This reasoning is also consistent with lower courts’ application of the Spence-Johnson test.120See, e.g., Junger v. Daley, 209 F.3d 481, 484 (6th Cir. 2000) (finding that encryption source code is an “efficient and precise means by which to communicate ideas” among programmers). Given that computer encryption source code is sufficiently particularized to merit First Amendment protection,121Id. checking a box on a job application is assuredly an expressive form of communication. In the same way that computer code can contain a specific message,122See id. the contents of the EEO-1 questionnaire communicates an employee’s expression of their ethnic status. Similarly, completing an EEO-1 questionnaire could be considered a symbolic form of expression analogous to the message being conveyed by the student who held up his fist during the pledge of allegiance, as discussed in Holloman.123See Holloman ex rel. Holloman v. Harland, 370 F.3d 1252, 1269–70 (11th Cir. 2004). In the same way that holding up a fist might represent an expression of disagreement with the status quo,124See id. declining to self-identify represents an employee’s disagreement with the characterization of their ethnicity reflected by the cookie-cutter ethnic categories that the EEO-1 form provides. And where an employer changes the contents of that employee’s EEO-1 questionnaire responses, the employer is expressing a subjective viewpoint on behalf of the employee. Accordingly, an application of the holdings of Junger and Holloman, as well as the reasoning of Professor Robbins, indicates that the first prong of Spence-Johnson is met where an employer reclassifies an employee’s ethnic status because such conduct conveys a “particularized message.”125Spence v. Washington, 418 U.S. 405, 410–11 (1974) (per curiam).
Next, applying the second prong of the Spence-Johnson test confirms that the classification of employees’ ethnicities for EEO-1 reporting constitutes First Amendment speech. Like computer source code, a cognizable form of communication among computer programmers,126See Junger, 209 F.3d at 484. the use of visual observation to classify employees’ ethnic status on an Employer Information Report EEO-1 is clearly a recognizable means of communication among human resources professionals, as well as the broader public. Accordingly, human resource professionals, as well as the business community at-large, can easily discern when employers affirmatively reclassify their employees’ ethnic statuses. If anything, compared to computer code, reasonable third-parties are more likely to understand communication through completed EEO-1 questionnaires given the fact that anyone who has applied to work for a company that has more than 100 employees has, at one point or another, had to select an ethnic status for EEO-1 purposes.127See 29 C.F.R. § 1602.7 (2019); Employer Information Report EEO-1, supra note 19. Affirmatively reclassifying the ethnic status on an employee’s EEO-1 questionnaire submission is akin to clicking “Like” on Facebook or raising a fist in protest during the pledge allegiance, insofar as any reasonable person would understand the message.128See Holloman ex rel. Holloman, 370 F.3d at 1269–70; Robbins, supra note 41, at 145–46. Employers engaging in this regulatory process are communicating to the EEOC what they subjectively believe to be the ethnic identity of their employees. That easily understandable message satisfies the second prong of a Spence-Johnson analysis.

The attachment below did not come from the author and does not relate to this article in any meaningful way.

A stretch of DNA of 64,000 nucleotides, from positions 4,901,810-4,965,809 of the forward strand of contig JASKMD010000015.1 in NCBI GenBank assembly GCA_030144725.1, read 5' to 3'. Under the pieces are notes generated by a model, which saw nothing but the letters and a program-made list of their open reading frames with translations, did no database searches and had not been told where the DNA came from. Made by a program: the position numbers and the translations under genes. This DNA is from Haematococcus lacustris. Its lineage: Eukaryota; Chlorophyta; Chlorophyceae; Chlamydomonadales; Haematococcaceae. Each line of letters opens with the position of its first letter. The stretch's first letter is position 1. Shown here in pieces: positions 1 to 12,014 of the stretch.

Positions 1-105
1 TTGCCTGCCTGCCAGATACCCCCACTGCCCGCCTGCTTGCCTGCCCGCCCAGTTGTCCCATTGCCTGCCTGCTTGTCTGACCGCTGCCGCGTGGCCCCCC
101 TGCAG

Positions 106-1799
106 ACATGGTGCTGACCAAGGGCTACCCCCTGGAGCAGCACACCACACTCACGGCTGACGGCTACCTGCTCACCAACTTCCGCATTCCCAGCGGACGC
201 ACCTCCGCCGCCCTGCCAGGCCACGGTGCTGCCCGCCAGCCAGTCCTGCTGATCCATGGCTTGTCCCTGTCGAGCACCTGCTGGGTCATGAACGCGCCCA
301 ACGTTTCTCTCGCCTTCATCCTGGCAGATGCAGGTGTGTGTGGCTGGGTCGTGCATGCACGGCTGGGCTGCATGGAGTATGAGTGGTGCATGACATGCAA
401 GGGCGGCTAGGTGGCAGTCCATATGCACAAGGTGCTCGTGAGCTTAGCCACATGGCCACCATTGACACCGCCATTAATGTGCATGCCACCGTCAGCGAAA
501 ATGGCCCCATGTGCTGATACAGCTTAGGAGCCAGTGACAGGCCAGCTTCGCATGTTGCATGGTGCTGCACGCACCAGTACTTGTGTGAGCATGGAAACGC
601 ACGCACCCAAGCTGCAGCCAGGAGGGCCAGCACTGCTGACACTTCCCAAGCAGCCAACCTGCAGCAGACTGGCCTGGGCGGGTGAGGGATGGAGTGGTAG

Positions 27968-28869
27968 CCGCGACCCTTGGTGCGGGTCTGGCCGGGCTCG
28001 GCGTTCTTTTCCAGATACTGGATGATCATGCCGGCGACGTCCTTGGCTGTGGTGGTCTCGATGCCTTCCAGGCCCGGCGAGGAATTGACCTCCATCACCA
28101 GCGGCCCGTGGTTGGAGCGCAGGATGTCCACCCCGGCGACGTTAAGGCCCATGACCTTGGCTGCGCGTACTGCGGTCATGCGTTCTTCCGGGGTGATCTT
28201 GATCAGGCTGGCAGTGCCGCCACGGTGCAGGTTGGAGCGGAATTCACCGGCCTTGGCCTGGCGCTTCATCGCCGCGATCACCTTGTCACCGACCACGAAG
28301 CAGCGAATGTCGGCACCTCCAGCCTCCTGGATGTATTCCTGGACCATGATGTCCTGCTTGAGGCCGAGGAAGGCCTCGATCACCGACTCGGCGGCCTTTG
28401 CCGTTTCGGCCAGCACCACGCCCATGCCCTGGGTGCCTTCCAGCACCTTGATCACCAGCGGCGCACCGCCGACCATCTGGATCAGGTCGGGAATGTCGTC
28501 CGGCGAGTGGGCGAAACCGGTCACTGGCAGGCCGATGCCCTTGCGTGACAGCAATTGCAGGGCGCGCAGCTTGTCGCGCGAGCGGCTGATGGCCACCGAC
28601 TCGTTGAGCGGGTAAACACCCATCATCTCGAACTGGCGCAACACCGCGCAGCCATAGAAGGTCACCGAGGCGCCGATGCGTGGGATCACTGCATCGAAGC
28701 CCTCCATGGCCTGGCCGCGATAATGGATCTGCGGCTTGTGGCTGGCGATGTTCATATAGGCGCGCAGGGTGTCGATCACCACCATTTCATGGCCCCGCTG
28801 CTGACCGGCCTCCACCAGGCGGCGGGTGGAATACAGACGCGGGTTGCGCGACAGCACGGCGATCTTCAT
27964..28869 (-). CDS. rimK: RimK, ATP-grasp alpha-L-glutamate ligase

B. Affirmatively Creating Answers for Employees who Decline to Self-Identify as a Form of Compelled Speech
Like all forms of compelled speech, obligating an employer to subjectively dictate an employee’s ethnic identity as provided by the Employer Information Report EEO-1 “invades the sphere of intellect and spirit which it is the purpose of the First Amendment . . . to reserve from all official control.”129W. Va. State Bd. of Educ. v. Barnette, 319 U.S. 624, 642 (1943). In that respect, the argument that this Note advances is directly in line with the core principles outlined in Barnette.130See id. Given that Barnette dealt with a “belief and an attitude of mind”131Id. at 633. of a minority of individuals, the EEOC requirement to categorize an employee through visual observation on the Employer Information Report EEO-1 is exactly the type of compelled expression Barnette sought to avoid because it can force an expression contrary to one’s belief.132See id. at 642. As such, drawing the line between compelled speech that compels a statement of a subjective view and that which compels a statement of fact is consistent with the core of compelled speech jurisprudence.133See supra note 91 (citing cases that delineate between compelled speech that thrusts subjective views onto the speaker and compelled speech that states facts). Completion of the EEO-1 questionnaire, whether by the employee or upon alteration by the employer, clearly constitutes expression of a subjective viewpoint that the government cannot regulate through compelled speech.